Musings on poverty

Poverty afflicts all men, irrespective of caste, creed, gender or nationality. With no other options, men approach moneylenders who charge exorbitant rates of interest and mercilessly extract their dues from the poor men who are caught in the vicious cycle of mounting debts and inability to pay.

The seventeenth century scholar Neelakantha Deekshita in his satirical work ‘Kalividambanam’ humourously portrays this familiar subject. Especially in contemporary times, phrases like ‘borrower’, ‘lender’, ‘loan defaulter’, ‘EMI’, ‘accumulated interest’ are all part of everyday usage. The scenario may slightly differ, but the storyline is the same – lender chasing the borrower! Concealed beneath this satire in the text is a deep concern for these less fortunate men as well as contempt and derision for the inhuman and usurious moneylenders.

The very remembrance of the moneylender induces fear in the hapless borrowers. The poet says, “Just by remembering whom the limbs become listless, by seeing whom the intellect is destroyed, that is the great ghost known as moneylender.” That the moneylender appears at any time of his choi-ce to demand his dues is touchingly conveyed when the poet says that even Yama, the Lord of death, needs the final mome-nts of men to take them away to his abode, but the moneylenders have no time restriction at all and can turn up at any time. The moneylender is a human like anybody else, but his trade imparts a fearsome aura to him. “We do not see sharp teeth in the mouth, nor is there a snare in his hands, but still, on seeing the moneylender, the mind becomes nervous and agitated,” says the poet.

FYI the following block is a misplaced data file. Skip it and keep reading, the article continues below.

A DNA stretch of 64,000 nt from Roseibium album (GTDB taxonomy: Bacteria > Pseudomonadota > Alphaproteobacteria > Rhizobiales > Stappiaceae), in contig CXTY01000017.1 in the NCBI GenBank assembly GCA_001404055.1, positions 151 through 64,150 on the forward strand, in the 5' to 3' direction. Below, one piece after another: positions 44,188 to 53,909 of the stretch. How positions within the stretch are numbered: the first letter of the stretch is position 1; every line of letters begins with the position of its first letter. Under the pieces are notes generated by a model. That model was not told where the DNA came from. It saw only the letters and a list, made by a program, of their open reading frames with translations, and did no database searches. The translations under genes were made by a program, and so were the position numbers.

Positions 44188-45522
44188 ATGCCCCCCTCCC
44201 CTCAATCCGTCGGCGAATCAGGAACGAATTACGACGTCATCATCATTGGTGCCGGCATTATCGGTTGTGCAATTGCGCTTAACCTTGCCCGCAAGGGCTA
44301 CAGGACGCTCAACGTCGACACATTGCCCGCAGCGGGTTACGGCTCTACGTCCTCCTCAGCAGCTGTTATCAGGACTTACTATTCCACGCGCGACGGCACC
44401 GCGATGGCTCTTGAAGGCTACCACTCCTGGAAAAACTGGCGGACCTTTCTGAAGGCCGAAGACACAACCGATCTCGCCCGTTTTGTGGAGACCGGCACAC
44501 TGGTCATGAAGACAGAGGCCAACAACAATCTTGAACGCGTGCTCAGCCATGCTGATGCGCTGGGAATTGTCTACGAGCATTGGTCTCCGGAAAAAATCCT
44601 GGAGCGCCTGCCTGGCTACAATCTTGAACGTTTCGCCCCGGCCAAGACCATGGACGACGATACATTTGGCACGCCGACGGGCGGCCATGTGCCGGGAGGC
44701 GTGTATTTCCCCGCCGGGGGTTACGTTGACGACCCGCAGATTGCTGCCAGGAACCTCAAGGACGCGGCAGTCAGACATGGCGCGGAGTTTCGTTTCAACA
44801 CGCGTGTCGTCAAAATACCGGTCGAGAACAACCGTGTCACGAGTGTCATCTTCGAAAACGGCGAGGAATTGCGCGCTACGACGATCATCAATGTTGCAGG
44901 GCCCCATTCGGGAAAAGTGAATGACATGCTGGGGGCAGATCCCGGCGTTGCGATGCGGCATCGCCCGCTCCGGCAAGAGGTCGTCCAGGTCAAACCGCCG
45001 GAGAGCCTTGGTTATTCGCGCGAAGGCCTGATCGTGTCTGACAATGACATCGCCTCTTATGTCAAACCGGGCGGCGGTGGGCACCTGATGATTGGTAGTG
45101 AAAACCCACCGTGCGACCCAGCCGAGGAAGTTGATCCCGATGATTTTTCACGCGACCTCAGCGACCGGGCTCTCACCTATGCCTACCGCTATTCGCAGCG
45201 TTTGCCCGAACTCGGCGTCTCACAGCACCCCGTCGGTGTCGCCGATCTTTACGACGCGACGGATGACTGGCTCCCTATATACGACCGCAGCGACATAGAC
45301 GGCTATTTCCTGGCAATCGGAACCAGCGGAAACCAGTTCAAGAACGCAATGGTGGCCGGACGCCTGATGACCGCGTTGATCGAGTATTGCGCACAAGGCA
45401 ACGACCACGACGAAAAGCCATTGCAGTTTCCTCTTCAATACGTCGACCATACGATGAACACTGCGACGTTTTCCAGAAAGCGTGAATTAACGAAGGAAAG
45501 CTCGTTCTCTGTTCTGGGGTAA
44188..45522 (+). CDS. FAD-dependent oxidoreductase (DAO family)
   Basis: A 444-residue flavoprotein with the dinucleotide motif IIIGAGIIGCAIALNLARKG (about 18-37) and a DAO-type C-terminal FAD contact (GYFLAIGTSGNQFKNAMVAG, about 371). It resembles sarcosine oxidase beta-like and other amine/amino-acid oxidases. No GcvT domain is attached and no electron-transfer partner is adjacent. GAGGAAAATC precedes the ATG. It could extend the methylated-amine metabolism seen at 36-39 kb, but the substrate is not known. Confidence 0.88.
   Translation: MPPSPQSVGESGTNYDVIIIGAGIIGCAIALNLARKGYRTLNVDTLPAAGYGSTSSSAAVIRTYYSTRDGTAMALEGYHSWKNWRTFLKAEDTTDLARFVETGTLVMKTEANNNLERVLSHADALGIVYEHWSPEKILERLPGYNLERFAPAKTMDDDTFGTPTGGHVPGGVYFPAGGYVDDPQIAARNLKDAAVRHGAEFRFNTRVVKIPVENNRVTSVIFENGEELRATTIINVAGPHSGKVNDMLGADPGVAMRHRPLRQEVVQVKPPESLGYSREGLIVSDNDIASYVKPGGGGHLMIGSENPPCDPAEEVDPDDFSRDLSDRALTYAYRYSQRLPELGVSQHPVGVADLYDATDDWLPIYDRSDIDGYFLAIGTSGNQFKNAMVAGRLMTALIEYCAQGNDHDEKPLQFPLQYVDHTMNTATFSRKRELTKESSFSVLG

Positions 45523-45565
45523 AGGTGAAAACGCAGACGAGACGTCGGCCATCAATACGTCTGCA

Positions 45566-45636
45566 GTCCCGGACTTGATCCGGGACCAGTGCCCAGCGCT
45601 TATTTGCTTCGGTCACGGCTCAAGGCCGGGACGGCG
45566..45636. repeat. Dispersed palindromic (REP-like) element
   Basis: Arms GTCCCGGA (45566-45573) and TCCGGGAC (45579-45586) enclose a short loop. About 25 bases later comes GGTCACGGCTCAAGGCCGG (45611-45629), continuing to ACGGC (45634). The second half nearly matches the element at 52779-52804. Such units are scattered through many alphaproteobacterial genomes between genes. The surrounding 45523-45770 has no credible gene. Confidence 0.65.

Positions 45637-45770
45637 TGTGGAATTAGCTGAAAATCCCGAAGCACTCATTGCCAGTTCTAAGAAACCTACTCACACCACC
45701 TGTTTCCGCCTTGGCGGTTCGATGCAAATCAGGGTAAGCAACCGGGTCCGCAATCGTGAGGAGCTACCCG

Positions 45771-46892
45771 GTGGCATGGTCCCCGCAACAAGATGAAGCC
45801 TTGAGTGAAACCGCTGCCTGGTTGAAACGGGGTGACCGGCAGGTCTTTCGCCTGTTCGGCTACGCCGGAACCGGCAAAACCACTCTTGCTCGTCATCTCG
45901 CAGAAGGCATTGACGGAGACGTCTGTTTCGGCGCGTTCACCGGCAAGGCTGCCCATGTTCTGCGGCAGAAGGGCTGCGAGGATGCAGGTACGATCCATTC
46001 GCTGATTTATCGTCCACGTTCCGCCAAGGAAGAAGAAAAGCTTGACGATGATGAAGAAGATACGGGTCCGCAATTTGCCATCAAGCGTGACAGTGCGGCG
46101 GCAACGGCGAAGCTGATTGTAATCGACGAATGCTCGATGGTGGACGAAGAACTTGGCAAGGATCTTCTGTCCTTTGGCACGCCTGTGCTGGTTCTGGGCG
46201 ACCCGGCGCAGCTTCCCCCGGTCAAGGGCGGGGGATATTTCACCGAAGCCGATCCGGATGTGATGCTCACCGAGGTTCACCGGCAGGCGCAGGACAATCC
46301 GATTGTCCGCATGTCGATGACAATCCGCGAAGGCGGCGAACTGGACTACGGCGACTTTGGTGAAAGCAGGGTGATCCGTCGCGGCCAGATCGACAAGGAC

Poverty overwhelms men with its ineluctable onslaught. “One can mediate with an adversary and take a conciliatory approach, one can take medicines to fight against diseases, meditation on the Lord can provide protection against even death, but there is no defence against poverty,” says the poet, highlighting the sheer sweep of this ‘incurable disease.’ Poverty imparts to man the ability to tolerate many things which he otherwise would not. It makes him walk long distances in search of employment, gives him the power to endure heat and cold, swallow insults, ignore hunger pangs and so on.
Poverty dehumanises and makes man a miserable wretch. As the poet says, poverty compels one to beg with stammered speech, closed eyes and trembling legs. “It can even make them digest stones,” says the poet.

Reading these moving words, one cannot but help commiserating with those in penury. With a touch of pathetic irony, Neelakantha Deekshita says that in the case of poor people, even the king’s wrath is useless, because no penalty can be imposed on them. What can be confiscated from them? Incarcerating them in jail will at least ensure a roof over their heads and some food! “Poverty is much superior to riches, since there is no fear of thieves, slanderers, greedy relatives and powerful people. Indeed, poverty is the strength of those miserable souls,” says the poet.

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